- Psychology, Psychiatry,
& Social Work
- Self-Help & General Interest
- Research Methods
- Economics & Business
- Politics & Philosophy
- Assessment Scales
- Journals & Newsletters
Home » Author of the Month
Q & A with the Author
- What made you decide to edit this book?
- What is the one thing you hope readers take away from this book?
- Is there something you think it’s important to highlight about this topic?
- What is a common misconception about this topic that you would like to clear up?
- What upcoming projects are you working on?
What made you decide to edit this book?
PDM-2 has two chief editors: Nancy McWilliams and me. As teachers and supervisors, we realize every day how many young colleagues feel lost in a biomedical diagnostic world, and how keenly they feel the lack of a more psychologically articulated system. Without the dynamic, relational, and intersubjective aspects of diagnosis, the process stops making sense and risks becoming routinized. It not only puts stress on the clinician's professional identity, but also dims or distorts the ability to detect and describe patients' clinically salient characteristics and mental functioning, which can jeopardize the clinical relationship.
In 2006 I read PDM-1 and proposed an Italian translation. I immediately realized that this approach (systematic and at the same time clinically articulated) was filling a gap. There was no other diagnostic manual with those features, and the need was great among clinicians and scientists. Given the success of the first edition, and in response to feedback about its strengths and weaknesses, Nancy and I gathered a large group of consultants and collaborators and got to work revising the original PDM to enhance its empirical rigor and clinical utility. We felt that it was crucial for the international community to have a diagnostic manual that integrates the clinical knowledge of psychoanalysts with the expertise of empirical researchers, attachment, and mentalization scholars—all in dialogue with cognitive psychology and neuroscience.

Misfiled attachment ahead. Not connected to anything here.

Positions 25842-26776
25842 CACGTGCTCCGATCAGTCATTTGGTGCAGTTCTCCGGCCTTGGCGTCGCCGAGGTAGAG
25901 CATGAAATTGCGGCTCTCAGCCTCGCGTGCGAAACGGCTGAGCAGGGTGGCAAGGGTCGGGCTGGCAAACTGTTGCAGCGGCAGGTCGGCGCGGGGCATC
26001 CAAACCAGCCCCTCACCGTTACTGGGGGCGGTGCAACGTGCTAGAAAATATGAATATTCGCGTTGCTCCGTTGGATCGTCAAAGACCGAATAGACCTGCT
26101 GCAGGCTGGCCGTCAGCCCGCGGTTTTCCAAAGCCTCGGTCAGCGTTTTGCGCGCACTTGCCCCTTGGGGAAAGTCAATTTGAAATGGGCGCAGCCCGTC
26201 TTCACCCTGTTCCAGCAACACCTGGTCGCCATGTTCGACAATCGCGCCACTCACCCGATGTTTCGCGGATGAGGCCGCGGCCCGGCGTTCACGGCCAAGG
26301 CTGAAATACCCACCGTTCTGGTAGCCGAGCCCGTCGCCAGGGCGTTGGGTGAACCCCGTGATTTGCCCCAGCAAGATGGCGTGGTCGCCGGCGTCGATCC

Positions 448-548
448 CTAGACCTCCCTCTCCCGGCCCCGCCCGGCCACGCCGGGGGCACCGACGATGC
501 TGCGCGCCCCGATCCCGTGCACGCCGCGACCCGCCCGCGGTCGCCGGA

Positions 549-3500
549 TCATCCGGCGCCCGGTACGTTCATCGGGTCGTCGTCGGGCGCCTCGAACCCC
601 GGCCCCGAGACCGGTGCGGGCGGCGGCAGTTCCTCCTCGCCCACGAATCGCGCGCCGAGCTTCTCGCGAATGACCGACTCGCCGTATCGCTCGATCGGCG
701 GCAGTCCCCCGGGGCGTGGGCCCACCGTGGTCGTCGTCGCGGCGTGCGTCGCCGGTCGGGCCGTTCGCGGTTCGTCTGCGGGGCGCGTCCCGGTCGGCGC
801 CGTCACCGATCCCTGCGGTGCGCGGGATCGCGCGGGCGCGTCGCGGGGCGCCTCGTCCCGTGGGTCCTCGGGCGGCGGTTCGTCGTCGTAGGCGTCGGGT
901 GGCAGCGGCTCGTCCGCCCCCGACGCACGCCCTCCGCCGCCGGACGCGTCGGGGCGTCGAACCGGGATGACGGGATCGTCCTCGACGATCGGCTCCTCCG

The PDM-2 project would never have been achieved without Stanley Greenspan, our Magellan who showed us the way; Nancy Greenspan, a devoted caretaker of her late husband's legacy, who gave the project her unfailingly helpful support; and Robert S. Wallerstein, our Honorary Chair until his death. One of his last letters mentioned his hopes for this manual: "I am happy that PDM will have an enduring life. . . . I do give you my very best wishes for a really successful job in continuing the legacy of PDM."
What is the one thing you hope readers take away from this book?
I hope that diagnosis will be no longer considered a "dirty word" (quoting Nancy McWilliams), or a bureaucratic or devalued act. Rather, it is an engaging and challenging process that can bring us back to the original, ancient meaning of the word diagnosis: "knowing through". Through the patient, dialogue, and relationship.
The diagnostic process has no simple, easily applied formula. In his General Psychopathology (1913), Karl Jaspers claims that "Every diagnostic schema must remain a tiresome problem for the scientist" (Alle Diagnosenschemata müssen für den Forscher eine Qual Bleiben). In the original quote, the German word Qual is used where "tiresome" has been used here; Qual literally means "torment", and in fact I think that for researchers and clinicians diagnosis should be a "torment". There is always a tension between the need to connect a patient to a general category and, at the same time, to connect the patient to her/his unique qualities — "the impossible science of the unique being", as Roland Barthes would say. A useful diagnostic manual should maintain a healthy tension between the goals of capturing the complexity of clinical phenomena (functional understanding) and developing criteria that can be reliably judged and employed in research (descriptive understanding).